-Prohibit creditors from recording a notice of sale while a borrower is in compliance with the terms of a trial loan modification or after another loss mitigation measure has been approved.
-Require creditors to disclose why an application for a loan modification or other loss mitigation measure has been denied.
-Require that notices of foreclosure sales be personally served, including notices of foreclosure sale postponement.
-Provide homeowners with a private right of action in instances in which the requirements set forth in the legislation are not followed.
These cluster of bills (Senate Bill 1470-74) will amend California Civil Code Section 2923.5 and 2924 (which is where the non-judicial foreclosure laws are located) and will add new sections: 2923.6, 2924.9, 2924.10, 2924.11, 2924.12, 2924.13, 2924.14, 2924.15, and 2924.16 to the Civil Code.
Perhaps the most important for consumers is that this legislation bars dual-tracking, which I have always considered to be a confusing and misleading process.
The documentation required to "prove" that a lender has the right to foreclose seems a bit nebulous to me, but there is a list of suggested documents and the new process will require a statement setting forth the facts supporting why the beneficiary (or its agent or assignee) has the right to foreclose. These parts of the statute seem unduly burdensome. It would have been easier to default to what the bankruptcy court requires in the Proof of Claim process instead, which is pretty standardized at this point.
By: Julia M. Wei, Esq.
A series of cases have come down in the last few weeks that have some very serious ramifications for lenders.
The most dramatic case is that of Lona v. Citibank, based on a property right here in my back yard. The fact pattern in Lona is that the bank foreclosed and Lona sued the bank to void the sale on the absurd theory that the lender made him an unconscionable loan he couldn’t possibly afford therefore the loan was void. (Apparently, he’s a mushroom farmer in Hollister making $40k/yr)*.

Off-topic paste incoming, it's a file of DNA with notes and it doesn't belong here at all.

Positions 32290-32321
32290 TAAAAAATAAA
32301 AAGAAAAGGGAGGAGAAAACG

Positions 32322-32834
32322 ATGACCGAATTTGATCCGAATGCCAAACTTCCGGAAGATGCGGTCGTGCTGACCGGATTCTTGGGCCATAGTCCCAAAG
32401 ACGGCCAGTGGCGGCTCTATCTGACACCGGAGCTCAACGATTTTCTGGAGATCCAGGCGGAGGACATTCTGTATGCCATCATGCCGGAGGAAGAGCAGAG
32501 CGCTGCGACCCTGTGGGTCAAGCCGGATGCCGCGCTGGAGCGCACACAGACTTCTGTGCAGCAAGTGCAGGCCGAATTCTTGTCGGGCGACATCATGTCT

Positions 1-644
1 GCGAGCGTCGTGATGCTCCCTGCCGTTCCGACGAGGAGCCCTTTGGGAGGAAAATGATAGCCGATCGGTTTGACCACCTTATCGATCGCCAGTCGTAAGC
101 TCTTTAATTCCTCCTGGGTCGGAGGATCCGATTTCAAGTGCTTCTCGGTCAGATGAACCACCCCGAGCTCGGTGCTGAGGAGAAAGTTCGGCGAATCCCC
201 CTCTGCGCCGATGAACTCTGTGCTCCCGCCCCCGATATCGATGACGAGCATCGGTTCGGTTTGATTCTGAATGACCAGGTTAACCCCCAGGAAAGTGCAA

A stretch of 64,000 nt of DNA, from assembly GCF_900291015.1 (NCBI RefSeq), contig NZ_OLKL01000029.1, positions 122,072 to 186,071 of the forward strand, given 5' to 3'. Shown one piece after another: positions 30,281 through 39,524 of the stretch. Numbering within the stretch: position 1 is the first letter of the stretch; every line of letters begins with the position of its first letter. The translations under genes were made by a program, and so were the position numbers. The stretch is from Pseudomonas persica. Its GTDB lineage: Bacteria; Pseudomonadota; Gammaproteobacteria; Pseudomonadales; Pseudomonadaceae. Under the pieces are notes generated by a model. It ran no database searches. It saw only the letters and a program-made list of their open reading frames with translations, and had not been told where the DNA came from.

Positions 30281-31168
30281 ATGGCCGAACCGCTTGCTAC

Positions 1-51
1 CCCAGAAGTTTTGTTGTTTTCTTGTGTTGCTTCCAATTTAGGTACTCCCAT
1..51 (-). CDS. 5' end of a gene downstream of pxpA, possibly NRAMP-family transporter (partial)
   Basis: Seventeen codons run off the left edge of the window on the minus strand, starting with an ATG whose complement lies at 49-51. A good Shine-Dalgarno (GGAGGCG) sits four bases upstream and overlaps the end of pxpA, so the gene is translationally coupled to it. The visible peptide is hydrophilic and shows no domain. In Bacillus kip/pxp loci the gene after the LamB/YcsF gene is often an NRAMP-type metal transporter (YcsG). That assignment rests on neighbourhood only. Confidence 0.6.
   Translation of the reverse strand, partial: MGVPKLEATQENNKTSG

Lona alleged that he agreed to refinance the home, on which he owed $1.24 million at the time, in response to an ad. The monthly payments were more than four times his income, so unsurprisingly, he defaulted within five months and the home was sold at a trustee’s sale in August 2008.
Lona obtained two re-financed loans: the first being $1.125 million, a 30-year term and an interest rate that was fixed at 8.25% for five years and adjustable annually after that, with a cap of 13.255 and the second loan being $375,000, with a term of 15 years, a fixed rate of 12.25%, monthly payments of nearly $4,000, and a balloon payment of $327,000 at the end of the 15 year term.
Lona testified that English was not his first language, he was 50 years old at the time of the loan and he that he did not understand the loan documents. Of course, he also did not read the loan documents.
After Citibank foreclosed, it filed an unlawful detainer action (“UD”) to evict Lona, but the UD was consolidated with Lona’s lawsuit to void and set aside the foreclosure sale. According to Citibank, Lona had been “living for free” in the house and had not posted bond or paid any “impound funds.” (since 2007!!!)